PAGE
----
Nov 21
E Van D liked Melissa Jones's blog post Dizzy Gillespie and the Pittsburgh Connection
Oct 23
Dr. Nelson Harrison commented on Melissa Jones's blog post Dizzy Gillespie and the Pittsburgh Connection
"Pittsburghers who played in Dizzy's bands: Kenny Clarke (drums), Art Blakey (drums), Ray Brown (bass), Joe Harris (drums), Sam Hurt (trombone).  Roy Eldridge was Dizzy's trumpet idol."
Oct 23
Melissa Jones's blog post was featured

Dizzy Gillespie and the Pittsburgh Connection

John Birks "Dizzy" Gillespie was born in Cheraw, SC, October 21, 1917. His virtuosity on trumpet was immediately recognized and through teacher recommendations, received a scholarship to Laurinberg Institute (NC), where he studied music with esteemed educator, Philmore "Shorty" Hall. Upon his exit, Dizzy headed to Philadelphia, embarking on a professional musical career. His ability had been realized by many, but not appreciated by all. As a member of the Cab Calloway Orchestra, Dizzy's…See More
Oct 23
Bob Garvin commented on Melissa Jones's blog post Dizzy Gillespie and the Pittsburgh Connection
"I think I still possess 78 RPM records of both Diz and Bird from the 1940s. The first time I saw him live was when his group alternated with the Deuces Wild at the Midway Lounge on Penn Ave. downtown---probably early 50s.. Years later, Dizzy mingled…"
Oct 17
Dr. Nelson Harrison liked Melissa Jones's blog post Dizzy Gillespie and the Pittsburgh Connection
Oct 17
Melissa Jones posted a blog post

Dizzy Gillespie and the Pittsburgh Connection

John Birks "Dizzy" Gillespie was born in Cheraw, SC, October 21, 1917. His virtuosity on trumpet was immediately recognized and through teacher recommendations, received a scholarship to Laurinberg Institute (NC), where he studied music with esteemed educator, Philmore "Shorty" Hall. Upon his exit, Dizzy headed to Philadelphia, embarking on a professional musical career. His ability had been realized by many, but not appreciated by all. As a member of the Cab Calloway Orchestra, Dizzy's…See More
Oct 17
E Van D liked Melissa Jones's blog post Thelonious Monk - 100 years!
Oct 11

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Pittsburgh Connection
Born and raised in Pittsburgh.
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Earl Hines, Maxine Sullivan, Roy Eldridge
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WKCR.org (89.9 FM New York)
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Jazz Trivia

Posted on November 20, 2017 at 3:37pm 3 Comments

Question:  How did Coleman Hawkins acquire the name "Bean"? (Answer at end of post.)

Tuesday, Nov. 21st is the 113th birth anniversary of COLEMAN HAWKINS! WKCR.org will broadcast Hawk's music ALL DAY, NON-STOP. Host Phil Schaap will present from 2:00pm-6:30pm (EST).

WKCR.org

https://www.cc-seas.columbia.edu/wkcr/#

Click "Listen" in upper right corner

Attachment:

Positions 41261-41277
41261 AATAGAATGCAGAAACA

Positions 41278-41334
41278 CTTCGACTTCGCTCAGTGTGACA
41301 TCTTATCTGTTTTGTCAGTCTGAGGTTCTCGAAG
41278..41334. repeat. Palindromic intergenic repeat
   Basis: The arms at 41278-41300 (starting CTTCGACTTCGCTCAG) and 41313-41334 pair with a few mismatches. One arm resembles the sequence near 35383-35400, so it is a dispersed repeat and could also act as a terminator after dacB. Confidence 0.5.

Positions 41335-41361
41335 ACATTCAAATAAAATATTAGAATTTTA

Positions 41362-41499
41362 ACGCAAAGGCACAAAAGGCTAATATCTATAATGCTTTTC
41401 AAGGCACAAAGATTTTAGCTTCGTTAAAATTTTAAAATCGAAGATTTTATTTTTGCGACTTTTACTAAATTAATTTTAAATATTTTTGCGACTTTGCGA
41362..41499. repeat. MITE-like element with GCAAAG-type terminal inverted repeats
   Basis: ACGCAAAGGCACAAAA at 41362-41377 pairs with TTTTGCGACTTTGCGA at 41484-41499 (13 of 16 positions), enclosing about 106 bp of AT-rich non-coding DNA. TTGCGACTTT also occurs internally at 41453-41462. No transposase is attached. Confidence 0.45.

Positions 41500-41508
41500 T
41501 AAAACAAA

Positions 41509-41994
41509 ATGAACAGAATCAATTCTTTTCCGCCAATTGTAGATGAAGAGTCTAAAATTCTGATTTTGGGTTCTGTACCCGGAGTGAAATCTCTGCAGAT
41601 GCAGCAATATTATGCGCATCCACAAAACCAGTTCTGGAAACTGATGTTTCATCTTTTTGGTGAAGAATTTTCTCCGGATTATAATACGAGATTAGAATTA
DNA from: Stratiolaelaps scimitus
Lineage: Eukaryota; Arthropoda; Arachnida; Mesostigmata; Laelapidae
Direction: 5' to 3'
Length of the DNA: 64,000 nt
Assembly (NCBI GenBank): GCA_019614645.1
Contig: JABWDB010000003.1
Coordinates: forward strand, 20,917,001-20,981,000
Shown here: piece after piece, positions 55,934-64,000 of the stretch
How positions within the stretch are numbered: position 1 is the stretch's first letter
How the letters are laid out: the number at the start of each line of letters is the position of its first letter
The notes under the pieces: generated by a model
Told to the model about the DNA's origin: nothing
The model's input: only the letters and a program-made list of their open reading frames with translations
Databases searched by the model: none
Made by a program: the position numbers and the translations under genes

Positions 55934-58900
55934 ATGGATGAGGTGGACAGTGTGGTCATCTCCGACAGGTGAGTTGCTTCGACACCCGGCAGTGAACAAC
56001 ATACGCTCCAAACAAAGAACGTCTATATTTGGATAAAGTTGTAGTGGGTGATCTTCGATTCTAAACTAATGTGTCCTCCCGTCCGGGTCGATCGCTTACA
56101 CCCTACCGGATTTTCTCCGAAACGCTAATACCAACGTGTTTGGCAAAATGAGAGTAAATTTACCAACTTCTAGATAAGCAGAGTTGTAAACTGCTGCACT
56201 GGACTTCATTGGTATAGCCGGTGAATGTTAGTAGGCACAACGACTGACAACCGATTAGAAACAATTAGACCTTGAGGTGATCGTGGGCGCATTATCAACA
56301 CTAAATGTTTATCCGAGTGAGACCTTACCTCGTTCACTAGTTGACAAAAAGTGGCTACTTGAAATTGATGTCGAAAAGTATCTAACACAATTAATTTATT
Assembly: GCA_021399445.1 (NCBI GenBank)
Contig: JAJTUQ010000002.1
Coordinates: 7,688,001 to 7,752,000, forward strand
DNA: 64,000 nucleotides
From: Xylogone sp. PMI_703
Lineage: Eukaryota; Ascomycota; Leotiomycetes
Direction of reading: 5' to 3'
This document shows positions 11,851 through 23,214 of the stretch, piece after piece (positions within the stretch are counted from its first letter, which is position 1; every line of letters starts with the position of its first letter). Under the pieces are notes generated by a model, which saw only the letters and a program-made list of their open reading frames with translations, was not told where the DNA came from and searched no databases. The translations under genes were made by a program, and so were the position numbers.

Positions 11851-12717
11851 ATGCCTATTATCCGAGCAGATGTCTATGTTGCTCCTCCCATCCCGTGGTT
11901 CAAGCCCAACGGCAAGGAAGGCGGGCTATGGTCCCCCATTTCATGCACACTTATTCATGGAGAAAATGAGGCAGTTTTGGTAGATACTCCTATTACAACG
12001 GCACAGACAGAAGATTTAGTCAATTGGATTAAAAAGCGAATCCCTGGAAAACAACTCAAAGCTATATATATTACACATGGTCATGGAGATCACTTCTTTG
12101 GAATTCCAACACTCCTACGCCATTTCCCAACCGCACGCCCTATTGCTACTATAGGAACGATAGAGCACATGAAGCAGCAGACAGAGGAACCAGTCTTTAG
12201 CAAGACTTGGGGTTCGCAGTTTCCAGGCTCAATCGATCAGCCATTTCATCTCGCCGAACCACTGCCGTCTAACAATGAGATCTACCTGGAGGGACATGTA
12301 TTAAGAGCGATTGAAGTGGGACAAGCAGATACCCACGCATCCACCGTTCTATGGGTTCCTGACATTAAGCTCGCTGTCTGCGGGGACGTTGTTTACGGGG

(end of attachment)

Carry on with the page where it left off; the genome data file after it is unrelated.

Trivia answer: Early in Hawkins' career, his…

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Dizzy Gillespie and the Pittsburgh Connection

Posted on October 16, 2017 at 10:51pm 2 Comments

John Birks "Dizzy" Gillespie was born in Cheraw, SC, October 21, 1917. His virtuosity on trumpet was immediately recognized and through teacher recommendations, received a scholarship to Laurinberg Institute (NC), where he studied music with esteemed educator, Philmore "Shorty" Hall. Upon his exit, Dizzy headed to Philadelphia, embarking on a professional musical career. His ability had been realized by many, but not appreciated by all. As a member of the Cab Calloway Orchestra, Dizzy's…

Continue

Thelonious Monk - 100 years!

Posted on October 7, 2017 at 6:58pm 0 Comments

"Out To Lunch", a daily three hour broadcast of Jazz music provided by radio station WKCR, recently presented the music of Pittsburgh Jazz great, Ahmad Jamal. Host, Phil Schaap, profiled Jamal's career, highlighting his early Argo recordings (1956-62). Pittsburgh's Jazz legacy was cited and recognized as a major contributor to the Jazz narrative. The music was spectacular and the content informative, but why take my word for it? Partially into the broadcast, Phil was informed the great Ahmad…

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72 HOURS!

Posted on August 25, 2017 at 1:29pm 0 Comments

The birthday celebrations of Lester Young (b. 8/27) and Charlie Parker (b. 8/29) will be the focus of WKCR's annual Lester Young/Charlie Parker Birthday Broadcast. The musical party begins on Sunday, 8/27 and continues NON-STOP thru Tuesday, 8/29. Along with exceptional music, theme based presentations will be hosted by Jazz historian and educator, Phil Schaap. His broadcast times are as follows: Sunday, 8/27 - 9a-1p (Lester Young), Monday, 8/28 - Noon - 5p (Lester Young) and Tuesday, 8/29 -…